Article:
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English bishop suggests Catholics work harder to evangelize

The latest census shows that Christians are now a minority for the first time in the UK

The latest official census showed that Christians were a minority for the first time in the UK

The latest official census showed that Christians were a minority for the first time in the UK. (Photo: Canva)

Published: November 30, 2022 05:21 AM GMT

Updated: November 30, 2022 05:33 AM GMT

An English bishop said Catholics must work harder to evangelize the UK after the latest official census showed that Christians were a minority for the first time since records began.

The census, taken every 10 years, revealed that in 2021, 27.5 million people -- 46.2% of the population of the UK population -- described themselves as Christian compared to 33.3 million people (59.3%) in 2011. The decline in the numbers of people who say they are Christians represents a 13.1 percentage point decrease in the last decade.

A description of "no religion" was the second-most-common response and was offered by 37.2% of the population, or 22.2 million people. People of "no religion" increased by 14.1 million, rising from 25.2%, according to the data compiled by the Office for National Statistics, a government agency.

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Bishop Philip Egan of Portsmouth said, "the data is not surprising given the strong secularizing forces at work in Britain."

"As Catholics, we always have a mission 'Ad intra' and 'Ad extra': that is, evangelizing ourselves and deepening our relationship with God, as well as reaching out to those around us to offer them the Gospel," he said in a Nov. 29 text message to Catholic News Service.

"Thirty-seven percent in society say they are 'nones,'" he continued.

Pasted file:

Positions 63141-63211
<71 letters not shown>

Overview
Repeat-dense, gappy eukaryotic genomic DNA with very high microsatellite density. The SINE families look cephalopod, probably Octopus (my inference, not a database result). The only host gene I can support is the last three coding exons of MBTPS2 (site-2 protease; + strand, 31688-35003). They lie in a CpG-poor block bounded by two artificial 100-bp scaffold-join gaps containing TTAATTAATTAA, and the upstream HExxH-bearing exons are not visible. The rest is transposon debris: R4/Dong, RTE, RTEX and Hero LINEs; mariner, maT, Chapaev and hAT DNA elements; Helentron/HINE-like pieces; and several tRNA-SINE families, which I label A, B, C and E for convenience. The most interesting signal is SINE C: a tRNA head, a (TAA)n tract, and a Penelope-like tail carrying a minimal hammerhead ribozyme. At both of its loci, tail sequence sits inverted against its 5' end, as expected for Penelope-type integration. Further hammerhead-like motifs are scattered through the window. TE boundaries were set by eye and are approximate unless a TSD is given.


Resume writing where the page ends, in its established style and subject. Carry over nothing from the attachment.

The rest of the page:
"This should spur us to reach out to them, to serve and accompany them, to help them pray and to help them encounter Jesus Christ. A figure like this is not just a challenge -- it's a great opportunity."

Bishop Mark Davies of Shrewsbury said: "A census indicating little more than 46% of the population now declare themselves Christians while more than 37% say they are without any religion presents a challenge not only to Christians in the task of new evangelization but a profound challenge to British society that is founded and built on Christian values. We are witnessing a drift from our Christian moorings, more, it would seem, by default than conviction. People cannot live long in a vacuum, and if Christianity is not rediscovered as our guiding light, then society will increasingly become vulnerable to passing and often dangerous ideologies."

The census results also showed that, while numbers of Christians fell, members of all other major religions increased alongside atheists and agnostics in the same period.

Although they are now in a minority, Christians remain the largest single group in the U.K. population of 67.3 million.

The Muslim population rose from 2.7 million to 3.9 million. Hindus increased by nearly 200,000; the Sikh population increased by 100,000 people; and the numbers of Jews went up by 25,000.

A total of 0.7% of people declared membership of a religion that was unlisted in the survey, with 74,000 saying they were pagans, 13,000 Wicca, 26,000 claiming to be Alevi and 25,000 Jain.

London is the most religiously diverse region of England. More than 25% of residents there reported a religion other than Christianity, representing a 22.6% increase in the last decade.

The U.K. government has monitored trends in its population for about 200 years through the use of a census.

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